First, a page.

The Indian parliament on Monday discussed the ongoing water crisis plaguing a large swathe of the country amidst a chilling warning that 21 Indian cities including the national capital Delhi will run out of groundwater by next year.
Gajendra Singh Shekhawat, in-charge of the newly created Jal Shakti Ministry, answered a question on the linking of rivers to address the water scarcity problem in the country. A member, according to Indian Express, then asked him about recharging groundwater, to which the minister replied that the government was mapping all aquifers.
This has come after a report by the government’s own thin-thank NITI Aayog predicted that as many as 21 major cities are expected to run out of groundwater as soon as 2020, affecting 100 million people. The cities likely to run out of groundwater are Delhi, Gurgaon, Agra, Jaipur, Ghaziabad, Ratlam, Indore, Patiala, Gandhinagar, Ajmer, Jodhpur, Bikaner, Ludhiana, Amritsar, Jalandhar and Yamuna Nagar in the north and Chennai, Hyderabad, Bengaluru and Vellore in the southern part of the country.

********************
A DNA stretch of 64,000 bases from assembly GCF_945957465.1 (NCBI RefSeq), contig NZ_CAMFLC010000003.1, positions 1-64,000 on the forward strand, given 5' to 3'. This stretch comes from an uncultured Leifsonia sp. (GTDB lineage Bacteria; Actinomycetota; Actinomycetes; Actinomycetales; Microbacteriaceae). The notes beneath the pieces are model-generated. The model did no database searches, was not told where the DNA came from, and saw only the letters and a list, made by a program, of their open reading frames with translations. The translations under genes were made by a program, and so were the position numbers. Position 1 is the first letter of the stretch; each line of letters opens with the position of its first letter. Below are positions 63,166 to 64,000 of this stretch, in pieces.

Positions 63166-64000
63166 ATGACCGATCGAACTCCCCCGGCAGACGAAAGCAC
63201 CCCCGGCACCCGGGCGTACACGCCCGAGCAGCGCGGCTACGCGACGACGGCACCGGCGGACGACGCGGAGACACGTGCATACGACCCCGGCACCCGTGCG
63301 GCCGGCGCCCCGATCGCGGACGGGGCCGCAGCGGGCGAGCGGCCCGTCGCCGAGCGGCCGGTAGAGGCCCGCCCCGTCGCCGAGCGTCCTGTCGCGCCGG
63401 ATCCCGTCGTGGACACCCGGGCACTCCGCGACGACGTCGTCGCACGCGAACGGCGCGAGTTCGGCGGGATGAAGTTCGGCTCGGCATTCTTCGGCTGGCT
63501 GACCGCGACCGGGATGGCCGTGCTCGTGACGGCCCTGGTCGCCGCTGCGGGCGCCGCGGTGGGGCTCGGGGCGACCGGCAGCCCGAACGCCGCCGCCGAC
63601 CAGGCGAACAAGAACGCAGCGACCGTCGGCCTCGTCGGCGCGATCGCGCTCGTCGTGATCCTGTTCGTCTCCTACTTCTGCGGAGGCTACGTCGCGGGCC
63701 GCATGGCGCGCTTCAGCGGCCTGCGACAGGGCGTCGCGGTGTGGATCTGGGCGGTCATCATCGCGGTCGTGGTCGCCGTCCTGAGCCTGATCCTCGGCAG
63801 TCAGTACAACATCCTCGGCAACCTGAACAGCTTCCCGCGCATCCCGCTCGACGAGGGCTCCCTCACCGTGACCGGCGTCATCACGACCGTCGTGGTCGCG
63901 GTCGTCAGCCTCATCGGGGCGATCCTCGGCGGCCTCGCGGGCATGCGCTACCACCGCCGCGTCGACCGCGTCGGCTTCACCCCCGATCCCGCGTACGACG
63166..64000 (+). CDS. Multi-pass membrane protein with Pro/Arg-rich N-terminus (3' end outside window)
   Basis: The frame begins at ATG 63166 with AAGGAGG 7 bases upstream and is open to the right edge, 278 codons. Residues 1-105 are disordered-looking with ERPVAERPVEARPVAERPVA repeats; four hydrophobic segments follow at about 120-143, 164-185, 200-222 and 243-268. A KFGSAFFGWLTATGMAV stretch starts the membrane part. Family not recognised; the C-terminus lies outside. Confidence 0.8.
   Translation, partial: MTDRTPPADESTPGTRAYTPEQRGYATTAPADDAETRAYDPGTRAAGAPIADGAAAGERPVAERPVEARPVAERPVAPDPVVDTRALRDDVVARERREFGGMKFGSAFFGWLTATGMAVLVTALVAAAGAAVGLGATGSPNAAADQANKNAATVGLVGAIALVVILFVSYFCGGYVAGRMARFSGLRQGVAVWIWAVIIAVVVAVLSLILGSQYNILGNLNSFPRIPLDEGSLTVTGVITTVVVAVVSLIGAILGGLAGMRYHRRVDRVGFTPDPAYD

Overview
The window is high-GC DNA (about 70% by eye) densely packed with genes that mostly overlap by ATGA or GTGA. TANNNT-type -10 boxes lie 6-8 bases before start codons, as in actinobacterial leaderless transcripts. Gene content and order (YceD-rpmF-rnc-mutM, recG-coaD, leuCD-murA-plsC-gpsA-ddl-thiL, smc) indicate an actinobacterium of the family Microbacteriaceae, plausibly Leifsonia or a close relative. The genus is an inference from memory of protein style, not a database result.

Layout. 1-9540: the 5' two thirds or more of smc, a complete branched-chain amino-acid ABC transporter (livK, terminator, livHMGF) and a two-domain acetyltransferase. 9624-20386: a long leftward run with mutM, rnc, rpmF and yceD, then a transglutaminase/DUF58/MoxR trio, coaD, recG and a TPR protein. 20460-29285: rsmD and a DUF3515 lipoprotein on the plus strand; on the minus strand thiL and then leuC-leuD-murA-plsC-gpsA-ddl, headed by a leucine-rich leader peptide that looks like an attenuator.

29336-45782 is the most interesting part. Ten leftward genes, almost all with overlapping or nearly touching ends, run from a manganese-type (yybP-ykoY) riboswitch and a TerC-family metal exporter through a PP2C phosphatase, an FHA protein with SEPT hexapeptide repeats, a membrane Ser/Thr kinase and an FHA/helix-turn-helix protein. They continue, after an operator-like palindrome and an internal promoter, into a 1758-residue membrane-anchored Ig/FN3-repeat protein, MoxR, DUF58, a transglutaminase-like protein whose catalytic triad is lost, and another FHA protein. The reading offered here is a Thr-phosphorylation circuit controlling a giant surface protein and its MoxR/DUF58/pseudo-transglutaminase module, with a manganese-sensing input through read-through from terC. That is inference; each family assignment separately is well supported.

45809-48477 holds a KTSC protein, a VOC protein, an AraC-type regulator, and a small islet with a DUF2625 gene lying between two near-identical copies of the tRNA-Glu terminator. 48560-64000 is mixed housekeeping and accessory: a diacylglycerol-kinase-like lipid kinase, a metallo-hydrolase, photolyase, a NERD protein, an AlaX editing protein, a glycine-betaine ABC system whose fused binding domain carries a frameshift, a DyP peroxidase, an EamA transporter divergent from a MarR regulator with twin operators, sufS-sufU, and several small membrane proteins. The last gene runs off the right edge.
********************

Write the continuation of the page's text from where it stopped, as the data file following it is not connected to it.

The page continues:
The monsoon has been late to arrive in some parts of the country, leaving more than 125 people dead in the unbearable heatwave. A large swathe of the country continues to wait for the monsoon to arrive. Schools in and around the Indian national capital have been asked to remain shot for one more week in view of the ongoing heatwave.
A data analysis by CNN said that 40 percent of India’s population will have no access to drinking water by 2030, 11 years from now. (You can watch the full video below).
Chennai in particular is already facing one of its worst water crises with visuals of people queueing up for several hundred meters in anticipation to fetch water, delivered by water tankers were widely shared on social media recently.
Experts say that the current crisis could easily trun into a catastrophe if urgent steps on effective water management are not taken.